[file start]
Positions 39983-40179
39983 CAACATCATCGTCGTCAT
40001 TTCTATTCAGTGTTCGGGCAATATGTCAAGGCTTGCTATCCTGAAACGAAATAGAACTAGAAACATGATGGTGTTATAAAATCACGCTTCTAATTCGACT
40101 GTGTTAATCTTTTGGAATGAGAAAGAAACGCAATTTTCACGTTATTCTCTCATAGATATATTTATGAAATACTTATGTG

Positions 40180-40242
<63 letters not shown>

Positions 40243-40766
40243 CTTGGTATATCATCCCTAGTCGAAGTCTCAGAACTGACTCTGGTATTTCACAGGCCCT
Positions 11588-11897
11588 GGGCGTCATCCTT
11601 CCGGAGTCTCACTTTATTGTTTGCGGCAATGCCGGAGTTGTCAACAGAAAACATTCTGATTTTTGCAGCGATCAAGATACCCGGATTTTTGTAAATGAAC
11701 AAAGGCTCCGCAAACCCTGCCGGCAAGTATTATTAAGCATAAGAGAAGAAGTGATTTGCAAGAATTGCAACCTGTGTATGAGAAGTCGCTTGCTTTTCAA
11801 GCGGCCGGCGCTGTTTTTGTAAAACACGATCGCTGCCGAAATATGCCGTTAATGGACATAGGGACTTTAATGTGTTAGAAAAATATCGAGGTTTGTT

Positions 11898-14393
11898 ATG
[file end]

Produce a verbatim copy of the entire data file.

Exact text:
Positions 39983-40179
39983 CAACATCATCGTCGTCAT
40001 TTCTATTCAGTGTTCGGGCAATATGTCAAGGCTTGCTATCCTGAAACGAAATAGAACTAGAAACATGATGGTGTTATAAAATCACGCTTCTAATTCGACT
40101 GTGTTAATCTTTTGGAATGAGAAAGAAACGCAATTTTCACGTTATTCTCTCATAGATATATTTATGAAATACTTATGTG

Positions 40180-40242
<63 letters not shown>

Positions 40243-40766
40243 CTTGGTATATCATCCCTAGTCGAAGTCTCAGAACTGACTCTGGTATTTCACAGGCCCT
Positions 11588-11897
11588 GGGCGTCATCCTT
11601 CCGGAGTCTCACTTTATTGTTTGCGGCAATGCCGGAGTTGTCAACAGAAAACATTCTGATTTTTGCAGCGATCAAGATACCCGGATTTTTGTAAATGAAC
11701 AAAGGCTCCGCAAACCCTGCCGGCAAGTATTATTAAGCATAAGAGAAGAAGTGATTTGCAAGAATTGCAACCTGTGTATGAGAAGTCGCTTGCTTTTCAA
11801 GCGGCCGGCGCTGTTTTTGTAAAACACGATCGCTGCCGAAATATGCCGTTAATGGACATAGGGACTTTAATGTGTTAGAAAAATATCGAGGTTTGTT

Positions 11898-14393
11898 ATG